The Employment Agency Standards inspectorate was created in 1976 to regulate employment agencies previously regulated by local authorities. From 1976 until 1994 EAS operated a regime which required all agencies to have a licence. Up until 2005 EAS regulated agricultural and food processing agencies.
Regulation for these sectors was taken over by the Gangmasters Licensing Authority (GLA).
The legislation establishing the regulator:
- The regulator was set up in 1976 to enforce the provisions of the Employment Agencies Act 1973 and the associated Conduct of Employment Agencies and
- Employment Business Regulations 2003 (amended 2007). The Employment Act 2008 came into effect in April 2009.
- The regulator’s statutory remit or objectives:
EAS’s Mission is:
- “To work with agencies and employers to raise standards within the industry and to ensure compliance with employment rights, particularly for vulnerable agency workers.”
This review was conducted before the increase of EAS powers from the 2008 Act came into effect in April 2009.
The regulator’s budget:
- £1.056m for 2009-2010 (excluding costs such as accommodation, marketing and legal advice). Number of staff (including breakdown of policy and frontline staff):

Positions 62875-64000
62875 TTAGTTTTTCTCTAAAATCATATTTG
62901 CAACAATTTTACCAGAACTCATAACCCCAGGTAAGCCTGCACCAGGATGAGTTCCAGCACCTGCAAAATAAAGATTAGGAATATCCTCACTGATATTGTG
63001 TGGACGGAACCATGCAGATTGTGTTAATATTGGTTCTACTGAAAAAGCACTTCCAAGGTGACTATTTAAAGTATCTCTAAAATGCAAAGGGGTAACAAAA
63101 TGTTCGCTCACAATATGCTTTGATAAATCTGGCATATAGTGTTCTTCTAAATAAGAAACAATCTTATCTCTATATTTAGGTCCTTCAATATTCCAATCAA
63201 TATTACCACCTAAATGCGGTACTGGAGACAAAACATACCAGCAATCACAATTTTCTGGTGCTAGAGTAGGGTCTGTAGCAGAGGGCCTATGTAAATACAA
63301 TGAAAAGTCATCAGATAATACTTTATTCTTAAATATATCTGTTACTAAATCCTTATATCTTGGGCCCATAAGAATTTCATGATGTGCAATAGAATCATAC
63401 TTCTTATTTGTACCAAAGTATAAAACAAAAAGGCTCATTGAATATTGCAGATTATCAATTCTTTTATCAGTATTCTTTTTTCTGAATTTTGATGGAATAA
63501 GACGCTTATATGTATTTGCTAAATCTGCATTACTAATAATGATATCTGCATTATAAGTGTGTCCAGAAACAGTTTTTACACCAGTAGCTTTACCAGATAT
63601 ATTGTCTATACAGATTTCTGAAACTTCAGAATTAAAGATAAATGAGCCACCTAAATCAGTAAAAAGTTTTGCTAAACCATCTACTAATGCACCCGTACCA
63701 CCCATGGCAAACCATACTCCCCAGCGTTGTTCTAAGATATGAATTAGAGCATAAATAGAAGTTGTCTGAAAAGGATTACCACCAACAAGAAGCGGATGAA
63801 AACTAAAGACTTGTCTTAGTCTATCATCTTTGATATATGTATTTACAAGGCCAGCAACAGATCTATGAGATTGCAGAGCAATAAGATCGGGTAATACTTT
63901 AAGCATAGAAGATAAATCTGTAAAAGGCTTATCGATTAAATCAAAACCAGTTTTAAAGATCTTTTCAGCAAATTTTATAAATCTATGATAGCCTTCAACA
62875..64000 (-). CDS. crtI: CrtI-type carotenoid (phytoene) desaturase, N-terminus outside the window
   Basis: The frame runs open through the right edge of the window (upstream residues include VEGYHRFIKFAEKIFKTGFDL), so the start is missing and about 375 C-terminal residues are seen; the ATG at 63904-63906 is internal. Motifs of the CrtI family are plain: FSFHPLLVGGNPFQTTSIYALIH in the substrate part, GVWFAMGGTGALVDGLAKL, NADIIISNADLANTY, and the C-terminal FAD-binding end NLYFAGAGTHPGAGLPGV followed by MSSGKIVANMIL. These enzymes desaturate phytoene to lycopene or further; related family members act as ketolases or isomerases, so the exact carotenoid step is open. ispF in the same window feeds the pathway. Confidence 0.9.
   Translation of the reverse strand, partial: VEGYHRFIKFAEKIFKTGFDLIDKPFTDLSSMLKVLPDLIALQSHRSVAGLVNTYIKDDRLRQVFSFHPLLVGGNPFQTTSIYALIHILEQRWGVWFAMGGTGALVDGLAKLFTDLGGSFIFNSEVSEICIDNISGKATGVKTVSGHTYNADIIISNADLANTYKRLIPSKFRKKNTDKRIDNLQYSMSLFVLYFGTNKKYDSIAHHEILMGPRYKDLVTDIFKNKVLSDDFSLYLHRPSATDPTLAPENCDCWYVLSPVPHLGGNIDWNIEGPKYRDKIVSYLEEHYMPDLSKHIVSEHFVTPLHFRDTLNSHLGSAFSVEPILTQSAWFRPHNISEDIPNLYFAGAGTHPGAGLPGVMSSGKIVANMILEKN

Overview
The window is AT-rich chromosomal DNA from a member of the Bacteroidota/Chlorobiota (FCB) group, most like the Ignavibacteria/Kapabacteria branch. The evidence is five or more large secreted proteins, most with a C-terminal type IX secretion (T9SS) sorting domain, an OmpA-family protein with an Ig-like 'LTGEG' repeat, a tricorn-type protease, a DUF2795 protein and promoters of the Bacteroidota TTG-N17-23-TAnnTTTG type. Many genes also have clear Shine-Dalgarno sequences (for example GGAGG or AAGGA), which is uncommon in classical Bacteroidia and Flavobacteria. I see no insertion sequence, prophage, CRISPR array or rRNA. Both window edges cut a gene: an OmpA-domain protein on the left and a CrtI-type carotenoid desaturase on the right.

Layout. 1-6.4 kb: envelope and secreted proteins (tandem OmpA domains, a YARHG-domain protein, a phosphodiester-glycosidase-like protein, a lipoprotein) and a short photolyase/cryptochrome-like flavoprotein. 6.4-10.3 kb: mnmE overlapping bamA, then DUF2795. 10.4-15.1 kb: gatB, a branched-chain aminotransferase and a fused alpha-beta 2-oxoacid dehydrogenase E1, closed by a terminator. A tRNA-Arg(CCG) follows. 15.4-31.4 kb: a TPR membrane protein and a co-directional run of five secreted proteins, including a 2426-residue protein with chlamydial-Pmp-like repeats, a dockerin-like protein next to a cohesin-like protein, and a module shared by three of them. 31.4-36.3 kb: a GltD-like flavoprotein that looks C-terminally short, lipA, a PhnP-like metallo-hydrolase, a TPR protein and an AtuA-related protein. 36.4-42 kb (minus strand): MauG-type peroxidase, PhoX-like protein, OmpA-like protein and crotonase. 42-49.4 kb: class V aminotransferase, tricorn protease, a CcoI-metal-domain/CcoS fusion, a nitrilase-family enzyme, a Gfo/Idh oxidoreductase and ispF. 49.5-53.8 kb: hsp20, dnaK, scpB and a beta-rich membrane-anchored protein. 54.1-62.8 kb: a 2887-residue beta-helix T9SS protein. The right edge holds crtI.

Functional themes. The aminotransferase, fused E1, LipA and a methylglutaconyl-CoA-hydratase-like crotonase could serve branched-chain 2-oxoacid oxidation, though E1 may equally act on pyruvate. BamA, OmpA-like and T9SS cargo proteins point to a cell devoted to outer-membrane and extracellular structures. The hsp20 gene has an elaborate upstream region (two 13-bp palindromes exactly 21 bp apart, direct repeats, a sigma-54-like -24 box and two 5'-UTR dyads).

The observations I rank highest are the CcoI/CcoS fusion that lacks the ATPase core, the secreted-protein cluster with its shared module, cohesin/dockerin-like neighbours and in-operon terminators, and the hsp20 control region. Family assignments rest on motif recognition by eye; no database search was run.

- 31 staff in total, 24 regional based inspectors (some part -time), 3 managerial staff (who also carry warrant cards and carry out inspections) and 4 administrative staff in the Inspectorate Support Team. EAS does not have policy, legal, marketing or infrastructure support staff within their organisation. Instead, these are supplied when required by the Employment Relations (ER) Directorate or by professional teams of specialists in the Department for Business, Innovation and Skills (BIS)1, the host organisation for EAS.
The sectors and EAS regulates a total of 17,000 businesses
The Red Snapper Group was inspected by our regulator in 2008
The EAS were located within the Department for Business, Enterprise and Regulatory Reform, which has since become the Department for Business, Innovation and Skills